If concomitant skin infections are present or develop, an appropriate antifungal or antibacterial agent should be used. If a favorable response does not occur promptly, use of Desonide Lotion should be discontinued until the infection has been adequately controlled.
Information for Patients: Patients using topical corticosteroids should receive the following information and instructions:
Laboratory Tests: The following tests may be helpful in evaluating patients for HPA axis suppression:
ACTH stimulation test
A.M. plasma cortisol test
Urinary free cortisol test
Carcinogenesis, Mutagenesis, Impairment of Fertility: Long-term animal studies have not been performed to evaluate the carcinogenic potential or the effect on reproduction with the use of desonide lotion.
Pregnancy: Teratogenic effects -Pregnancy Category C. Corticosteroids have been shown to be teratogenic in laboratory animals when administered systemically at relatively low dosage levels. Some corticosteroids have been shown to be teratogenic after dermal application in laboratory animals. Animal reproduction studies have not been conducted with desonide lotion. It is also not known whether desonide lotion can cause fetal harm when administered to a pregnant woman or can affect reproduction capacity. Desonide lotion should be given to a pregnant woman only if clearly needed.
Nursing Mothers: Systemically administered corticosteroids appear in human milk and could suppress growth, interfere with endogenous corticosteroid production, or cause other untoward effects. It is not known whether topical administration of corticosteroids could result in sufficient systemic absorption to produce detectable quantities in human milk. Because many drugs are excreted in human milk, caution should be exercised when desonide lotion is administered to a nursing woman.
Pediatric Use: Safety and effectiveness in pediatric patients have not been established. Because of a higher ratio of skin surface area to body mass, pediatric patients are at a greater risk than adults of HPA axis suppression when they are treated with topical corticosteroids. They are therefore also at greater risk of glucocorticosteroid insufficiency after withdrawal of treatment and of Cushing's syndrome while on treatment. Adverse effects including striae have been reported with inappropriate use of topical corticosteroids in infants and children.
HPA axis suppression, Cushing's syndrome, linear growth retardation, delayed weight gain and intracranial hypertension have been reported in children receiving topical corticosteroids. Manifestations of adrenal suppression in children include low plasma cortisol levels, and absence of response to ACTH stimulation. Manifestations of intracranial hypertension include bulging fontanelles, headaches and bilateral papilledema.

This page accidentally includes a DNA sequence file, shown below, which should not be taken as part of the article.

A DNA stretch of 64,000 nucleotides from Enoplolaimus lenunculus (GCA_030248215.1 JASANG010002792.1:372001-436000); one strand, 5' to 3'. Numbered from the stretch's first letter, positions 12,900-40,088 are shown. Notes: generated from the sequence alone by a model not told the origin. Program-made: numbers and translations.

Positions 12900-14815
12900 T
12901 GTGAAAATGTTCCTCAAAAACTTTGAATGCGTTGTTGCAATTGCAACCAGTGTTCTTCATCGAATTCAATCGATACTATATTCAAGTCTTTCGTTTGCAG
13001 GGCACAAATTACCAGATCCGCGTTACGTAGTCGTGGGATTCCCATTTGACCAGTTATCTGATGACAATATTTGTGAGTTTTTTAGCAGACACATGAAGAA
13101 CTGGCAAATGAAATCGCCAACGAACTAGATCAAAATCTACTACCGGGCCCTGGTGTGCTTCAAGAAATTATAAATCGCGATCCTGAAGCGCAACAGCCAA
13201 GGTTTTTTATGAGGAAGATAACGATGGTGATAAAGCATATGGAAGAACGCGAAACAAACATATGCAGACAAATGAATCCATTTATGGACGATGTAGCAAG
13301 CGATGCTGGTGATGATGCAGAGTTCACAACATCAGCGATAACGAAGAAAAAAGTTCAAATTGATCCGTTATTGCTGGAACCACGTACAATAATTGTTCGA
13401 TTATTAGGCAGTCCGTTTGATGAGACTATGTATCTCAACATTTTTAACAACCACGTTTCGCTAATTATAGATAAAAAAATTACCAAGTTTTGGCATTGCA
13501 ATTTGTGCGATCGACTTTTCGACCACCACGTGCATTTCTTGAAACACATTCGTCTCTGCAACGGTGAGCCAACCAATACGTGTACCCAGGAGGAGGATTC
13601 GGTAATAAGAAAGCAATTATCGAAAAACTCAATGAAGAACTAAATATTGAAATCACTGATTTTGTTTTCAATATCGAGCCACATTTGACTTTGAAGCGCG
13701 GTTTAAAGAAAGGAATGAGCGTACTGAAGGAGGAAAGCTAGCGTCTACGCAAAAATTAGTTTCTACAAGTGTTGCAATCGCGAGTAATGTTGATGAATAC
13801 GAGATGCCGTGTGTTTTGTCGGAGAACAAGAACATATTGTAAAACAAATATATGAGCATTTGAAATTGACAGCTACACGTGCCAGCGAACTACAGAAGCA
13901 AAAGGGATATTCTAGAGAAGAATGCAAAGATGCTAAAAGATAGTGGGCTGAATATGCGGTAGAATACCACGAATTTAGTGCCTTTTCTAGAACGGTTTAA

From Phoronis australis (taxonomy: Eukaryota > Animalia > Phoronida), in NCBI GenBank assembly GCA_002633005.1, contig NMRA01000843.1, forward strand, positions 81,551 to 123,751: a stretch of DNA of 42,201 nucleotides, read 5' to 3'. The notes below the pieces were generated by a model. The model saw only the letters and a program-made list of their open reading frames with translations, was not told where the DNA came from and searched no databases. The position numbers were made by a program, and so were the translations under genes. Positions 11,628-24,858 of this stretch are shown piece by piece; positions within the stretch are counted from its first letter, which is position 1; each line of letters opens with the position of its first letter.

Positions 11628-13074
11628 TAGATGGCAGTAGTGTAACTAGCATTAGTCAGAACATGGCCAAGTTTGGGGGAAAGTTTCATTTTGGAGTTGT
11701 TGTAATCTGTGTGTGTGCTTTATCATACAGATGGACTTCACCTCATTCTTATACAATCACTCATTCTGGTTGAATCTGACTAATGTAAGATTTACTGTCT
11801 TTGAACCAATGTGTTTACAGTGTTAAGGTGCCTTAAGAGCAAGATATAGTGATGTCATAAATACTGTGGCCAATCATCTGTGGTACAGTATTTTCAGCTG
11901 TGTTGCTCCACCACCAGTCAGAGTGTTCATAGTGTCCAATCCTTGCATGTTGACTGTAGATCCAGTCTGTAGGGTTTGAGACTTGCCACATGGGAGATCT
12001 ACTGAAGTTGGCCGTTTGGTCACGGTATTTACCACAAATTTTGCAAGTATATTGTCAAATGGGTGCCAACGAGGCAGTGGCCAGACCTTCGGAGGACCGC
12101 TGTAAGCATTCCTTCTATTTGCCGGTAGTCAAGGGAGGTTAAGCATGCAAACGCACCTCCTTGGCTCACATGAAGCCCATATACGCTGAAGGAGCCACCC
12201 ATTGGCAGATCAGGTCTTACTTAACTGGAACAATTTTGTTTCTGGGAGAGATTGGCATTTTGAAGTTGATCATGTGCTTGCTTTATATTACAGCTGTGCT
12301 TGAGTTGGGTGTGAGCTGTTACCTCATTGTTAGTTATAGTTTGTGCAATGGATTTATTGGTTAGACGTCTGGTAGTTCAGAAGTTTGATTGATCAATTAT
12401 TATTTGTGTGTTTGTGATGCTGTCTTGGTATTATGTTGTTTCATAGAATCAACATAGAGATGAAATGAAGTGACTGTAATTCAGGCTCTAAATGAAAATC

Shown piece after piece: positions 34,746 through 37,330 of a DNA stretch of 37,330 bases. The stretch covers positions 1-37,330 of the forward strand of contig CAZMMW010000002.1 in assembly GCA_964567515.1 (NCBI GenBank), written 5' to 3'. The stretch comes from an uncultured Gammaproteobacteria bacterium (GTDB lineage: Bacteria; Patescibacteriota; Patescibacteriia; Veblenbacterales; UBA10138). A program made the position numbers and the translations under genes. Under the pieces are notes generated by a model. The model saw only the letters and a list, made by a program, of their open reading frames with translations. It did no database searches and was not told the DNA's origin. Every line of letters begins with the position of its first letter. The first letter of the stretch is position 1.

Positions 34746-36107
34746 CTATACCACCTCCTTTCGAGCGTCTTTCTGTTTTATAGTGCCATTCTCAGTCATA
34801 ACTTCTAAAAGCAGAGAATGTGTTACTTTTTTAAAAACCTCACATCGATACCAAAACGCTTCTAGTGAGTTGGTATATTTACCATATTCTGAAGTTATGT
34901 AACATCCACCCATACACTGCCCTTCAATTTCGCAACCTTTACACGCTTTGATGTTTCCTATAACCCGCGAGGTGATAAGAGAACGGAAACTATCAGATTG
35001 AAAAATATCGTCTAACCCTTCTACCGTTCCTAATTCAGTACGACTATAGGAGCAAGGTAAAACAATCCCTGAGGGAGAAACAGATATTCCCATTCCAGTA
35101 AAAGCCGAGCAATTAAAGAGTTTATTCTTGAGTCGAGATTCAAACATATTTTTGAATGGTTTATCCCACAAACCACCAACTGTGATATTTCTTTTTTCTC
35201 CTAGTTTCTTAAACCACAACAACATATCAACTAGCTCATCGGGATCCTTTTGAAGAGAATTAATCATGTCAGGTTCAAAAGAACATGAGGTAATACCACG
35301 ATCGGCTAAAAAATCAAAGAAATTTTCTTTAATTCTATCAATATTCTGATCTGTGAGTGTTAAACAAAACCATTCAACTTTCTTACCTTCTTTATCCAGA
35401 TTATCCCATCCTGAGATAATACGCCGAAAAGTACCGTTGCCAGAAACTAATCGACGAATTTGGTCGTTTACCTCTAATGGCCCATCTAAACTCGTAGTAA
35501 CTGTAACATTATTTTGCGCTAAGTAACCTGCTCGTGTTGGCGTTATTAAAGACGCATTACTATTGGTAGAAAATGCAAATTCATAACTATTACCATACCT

In controlled clinical trials, the total incidence of adverse reactions associated with the use of desonide was approximately 8%. These were: stinging and burning approximately 3%, irritation, contact dermatitis, condition worsened, peeling of skin, itching, intense transient erythema, and dryness/scaliness, each less than 2%.
The following additional local adverse reactions have been reported infrequently with other topical corticosteroids, and they may occur more frequently with the use of occlusive dressings, especially with higher potency corticosteroids. These reactions are listed in an approximate decreasing order of occurrence: folliculitis, acneiform eruptions, hypopigmentation, perioral dermatitis, secondary infection, skin atrophy, striae, and miliaria.
Topically applied desonide lotion can be absorbed in sufficient amounts to produce systemic effects (see PRECAUTIONS).
Desonide lotion should be applied to the affected areas as a thin film two or three times daily depending on the severity of the condition.
SHAKE WELL BEFORE USING.
As with other corticosteroids, therapy should be discontinued when control is achieved. If no improvement is seen within 2 weeks, reassessment of diagnosis may be necessary.
Desonide lotion should not be used with occlusive dressings.
Desonide Lotion 0.05% is supplied in bottles as follows:
59 mL (2 fl oz) NDC 0168-0310-02
118 mL (4 fl oz) NDC 0168-0310-04
Store between 2° and 30°C (36° and 86°F).
E. FOUGERA & CO.
A division of
Melville, New York 11747
FOR EXTERNAL USE ONLY
NOT FOR OPHTHALMIC USE
59 mL (2 Fl Oz)
E. FOUGERA & CO.
A division of Fougera Pharmaceuticals Inc.
Melville, New York 11747